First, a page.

As the Lutherans of the Christian People's Party and the farmers of the Centre Party have failed to arrive at a common platform (the farmers are too fond of their whisky), and as the slowly declining Liberals are afraid to combine With anyone, it will be surprising if, even at the next election. Labour ha, fewer foes. And with- out this, the outlook for the anti-Socialist parties iS pretty bleak. For even now, when partly owing to the vagaries of the electoral system and partly to the emergence of a new Left Wing party, Labour has lost four seats, it has polled a higher proportion of the votes than in any of the other four post-war elections except 1957.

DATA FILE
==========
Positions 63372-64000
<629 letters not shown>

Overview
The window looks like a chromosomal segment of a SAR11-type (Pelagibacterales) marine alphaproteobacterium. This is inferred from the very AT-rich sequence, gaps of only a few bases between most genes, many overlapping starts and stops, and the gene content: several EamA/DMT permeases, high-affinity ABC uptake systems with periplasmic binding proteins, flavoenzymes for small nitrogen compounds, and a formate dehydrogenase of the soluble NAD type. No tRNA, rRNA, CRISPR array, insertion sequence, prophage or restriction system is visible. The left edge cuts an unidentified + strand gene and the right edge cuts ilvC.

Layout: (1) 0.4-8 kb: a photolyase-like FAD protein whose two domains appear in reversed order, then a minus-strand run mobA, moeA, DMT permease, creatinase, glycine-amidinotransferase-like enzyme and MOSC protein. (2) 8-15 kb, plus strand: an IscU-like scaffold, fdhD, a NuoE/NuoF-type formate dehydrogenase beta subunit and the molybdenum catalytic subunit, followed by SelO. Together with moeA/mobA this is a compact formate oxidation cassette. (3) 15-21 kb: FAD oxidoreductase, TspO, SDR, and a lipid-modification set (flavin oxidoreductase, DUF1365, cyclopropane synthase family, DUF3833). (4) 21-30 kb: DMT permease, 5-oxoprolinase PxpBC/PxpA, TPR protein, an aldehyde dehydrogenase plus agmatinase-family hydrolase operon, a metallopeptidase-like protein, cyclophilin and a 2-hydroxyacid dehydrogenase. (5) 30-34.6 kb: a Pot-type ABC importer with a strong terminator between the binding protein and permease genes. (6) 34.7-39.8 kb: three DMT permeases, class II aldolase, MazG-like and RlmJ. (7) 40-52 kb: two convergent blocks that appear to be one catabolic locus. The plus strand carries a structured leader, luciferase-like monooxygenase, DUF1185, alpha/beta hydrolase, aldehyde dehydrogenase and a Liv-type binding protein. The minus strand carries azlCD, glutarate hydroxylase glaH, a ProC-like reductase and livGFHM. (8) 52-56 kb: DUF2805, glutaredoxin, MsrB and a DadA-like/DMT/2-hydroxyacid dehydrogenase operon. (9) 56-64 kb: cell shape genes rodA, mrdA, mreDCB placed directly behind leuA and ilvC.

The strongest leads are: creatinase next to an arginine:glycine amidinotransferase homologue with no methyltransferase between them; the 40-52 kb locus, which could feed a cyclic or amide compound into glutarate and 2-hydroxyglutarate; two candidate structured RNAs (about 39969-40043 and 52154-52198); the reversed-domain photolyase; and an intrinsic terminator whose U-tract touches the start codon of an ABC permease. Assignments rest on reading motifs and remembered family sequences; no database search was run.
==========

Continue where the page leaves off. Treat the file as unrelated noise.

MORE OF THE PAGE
The Labour Party, of course, faces many ser- ious problems. Although its election slogan 'New Good Years was skilfully attuned to the mood of the Public, its production record—one of the best in Europe—and its pledge to double the standard of living in twenty-five years (no acknowledg- ments to Mr. Butler) was accepted by all parties as a reasonable assessment in view of the swift Progress that had already been made, it could easily run into serious foreign policy difficulties; for the party still contains a tough and persistent group of neutralists In 1957, thanks largely to their pressure, the ?arty manifesto, though indicating firm support for NATO, said that the Government would not Permit nuclear weapons on Norwegian soil. Be- fore this election the Premier, Mr. Gerhardsen, and his able and courageous Foreign Minister Mr. Lange, decided to force a showdown with the Left, and wrote into the manifesto the declara- tion that the parliamentary party had to be able to review the nuclear weapons pledge in the light of the international situation. If the international situation worsens, or the needs of NATO require It, the Government will fight this battle through the parliamentary party, where they have a sub- stantial majority. But Mr. Gerhardsen, if he stays ." as Premier, and Mr. Lange, can be in little doubt how tough the struggle would be outside Parliament.